If you have not noticed by now, I admire Judge Jed Rakoff (S.D.N.Y.).
Although outside the Foreign Corrupt Practices Act context, FCPA Professor has covered from day one (see here and here) Judge Rakoff’s concerns about SEC settlement policy as expressed in SEC v. Citigroup. As highlighted in this post, the Second Circuit recently rebuked Judge Rakoff for his refusal to sign off on the settlement and concluded that the SEC does not need to establish “the truth” of the allegations against a settling party as a condition for approving consent decrees because, in the words of the Court, “trials are primarily about truth” whereas “consent decrees are primarily about pragmatism.”
On remand and obligated to assess the SEC v. Citigroup settlement through the narrow prism the Second Circuit adopted, Judge Rakoff had little choice but to approve of the settlement. However, in doing so in his opinion yesterday, Judge Rakoff offered a few final zingers as he wrote:
“Nonetheless, this Court fears that, as a result of the Court of Appeal’s decision, the settlements reached by governmental regulatory bodies and enforced by the judiciary’s contempt powers will in practice be subject to no meaningful oversight whatsoever. But it would be a dereliction of duty for this Court to seek to evade the dictates of the Court of Appeals. That Court has now fixed the menu, leaving this Court with nothing but sour grapes.”
In the prior post highlighting the Second Circuit’s decision, I noted that the most troubling aspect of the decision is the statement that if the “S.E.C. does not wish to engage with the courts, it is free to eschew the involvement of the courts and employ its own arsenal of remedies instead.” As highlighted in my article “A Foreign Corrupt Practices Act Narrative,” in the FCPA context this is largely the path the SEC has chosen. As noted, in 2013 50% of SEC corporate FCPA enforcement actions were not subjected to one ounce of judicial scrutiny either because the actions were resolved via a non-prosecution agreement or administrative cease and desist orders.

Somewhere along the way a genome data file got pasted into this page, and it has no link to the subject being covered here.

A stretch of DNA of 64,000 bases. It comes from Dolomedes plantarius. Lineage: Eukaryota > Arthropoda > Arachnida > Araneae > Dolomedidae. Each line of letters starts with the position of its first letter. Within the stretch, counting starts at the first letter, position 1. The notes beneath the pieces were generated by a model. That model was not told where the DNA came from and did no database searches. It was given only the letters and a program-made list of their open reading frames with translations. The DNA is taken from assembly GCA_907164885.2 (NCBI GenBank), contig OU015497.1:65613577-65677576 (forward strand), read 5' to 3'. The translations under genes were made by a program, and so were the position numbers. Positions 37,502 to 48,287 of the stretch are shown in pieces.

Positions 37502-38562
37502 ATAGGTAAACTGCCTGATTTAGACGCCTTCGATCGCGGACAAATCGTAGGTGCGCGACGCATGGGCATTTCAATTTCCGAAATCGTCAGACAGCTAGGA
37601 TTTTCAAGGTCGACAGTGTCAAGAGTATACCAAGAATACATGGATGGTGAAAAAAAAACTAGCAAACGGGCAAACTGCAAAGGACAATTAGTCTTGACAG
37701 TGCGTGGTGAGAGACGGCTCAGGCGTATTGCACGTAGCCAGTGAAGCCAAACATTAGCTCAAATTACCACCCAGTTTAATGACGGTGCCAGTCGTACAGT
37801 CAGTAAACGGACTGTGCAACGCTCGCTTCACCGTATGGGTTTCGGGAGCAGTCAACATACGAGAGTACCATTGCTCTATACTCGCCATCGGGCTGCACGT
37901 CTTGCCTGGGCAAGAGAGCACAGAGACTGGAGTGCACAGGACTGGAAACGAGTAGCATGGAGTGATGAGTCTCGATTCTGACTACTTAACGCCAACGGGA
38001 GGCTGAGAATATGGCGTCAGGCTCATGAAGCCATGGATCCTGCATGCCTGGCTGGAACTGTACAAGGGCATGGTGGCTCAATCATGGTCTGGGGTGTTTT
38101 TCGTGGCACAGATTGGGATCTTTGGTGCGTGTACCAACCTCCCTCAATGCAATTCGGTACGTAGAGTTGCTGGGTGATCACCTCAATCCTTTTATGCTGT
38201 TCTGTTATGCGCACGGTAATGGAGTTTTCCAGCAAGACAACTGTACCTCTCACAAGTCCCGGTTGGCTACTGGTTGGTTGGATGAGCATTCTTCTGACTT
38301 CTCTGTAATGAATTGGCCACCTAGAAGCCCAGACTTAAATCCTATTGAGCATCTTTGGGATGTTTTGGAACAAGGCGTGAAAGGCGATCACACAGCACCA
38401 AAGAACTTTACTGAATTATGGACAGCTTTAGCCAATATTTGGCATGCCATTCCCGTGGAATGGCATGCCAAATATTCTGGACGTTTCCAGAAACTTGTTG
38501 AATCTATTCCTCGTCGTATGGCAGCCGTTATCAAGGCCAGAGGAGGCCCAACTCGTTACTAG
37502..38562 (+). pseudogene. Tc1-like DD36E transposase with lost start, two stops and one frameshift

On this issue, Judge Rakoff states in a footnote as follows.
“[T]he Court of Appeals invites the SEC to avoid even the extremely modest review it leaves to the district court by proceeding on a solely administrative basis. (“Finally, we note that to the extent that the S.E.C. does not wish to engage with the courts, it is free to eschew the involvement of the courts and employ its own arsenal of remedies instead.” ). One might wonder: from where does the constitutional warrant for such unchecked and unbalanced administrative power derive?”
As to this last point, see also this recent Wall Street Journal opinion piece by Russell Ryan ((King & Spalding and previously an Assistant Director of the SEC Enforcement Division).
“[A] surge in administrative [SEC] prosecutions should alarm anyone who values jury trials, due process and the constitutional separation of powers. The SEC often prefers to avoid judicial oversight and exploit the convenience of punishing alleged lawbreakers by administrative means, but doing so is unconstitutional. And if courts allow the SEC to get away with it, other executive-branch agencies are sure to follow. […] On its website, the SEC accurately describes itself as “first and foremost” a law-enforcement agency. As such, the agency should play no role in deciding guilt and meting out punishment against the people it prosecutes. Those roles should be reserved for juries and life-tenured judges appointed under Article III of the Constitution. Today’s model of penal SEC law enforcement is categorically unsuited for rushed and truncated administrative hearings in which the agency and its own employees serve as prosecutor, judge and punisher. Such administrative prosecution has no place in a constitutional system based on checks and balances, separation of powers and due process.”
I also tipped my hat to Judge Rakoff in this November 2013 post for his speech “Why Have No High Level Executives Been Prosecuted in Connection with the Financial Crisis?” As highlighted in the post, Judge Rakoff hit on many of the same general issues (outside the FCPA context) I discussed in my 2010 Senate FCPA testimony – namely the general lack of individual enforcement actions in connection with most corporate FCPA enforcement actions and how this dynamic (far from the “but nobody was charged” claim) could best be explained by the quality and legitimacy of the corporate enforcement action in the first place given the prevalent use of non-prosecution and deferred prosecution agreements to resolve corporate FCPA enforcement actions. As highlighted in the post, in answering his own question, Judge Rakoff offered that “one possibility … is that no fraud was committed. This possibility should not be discounted.”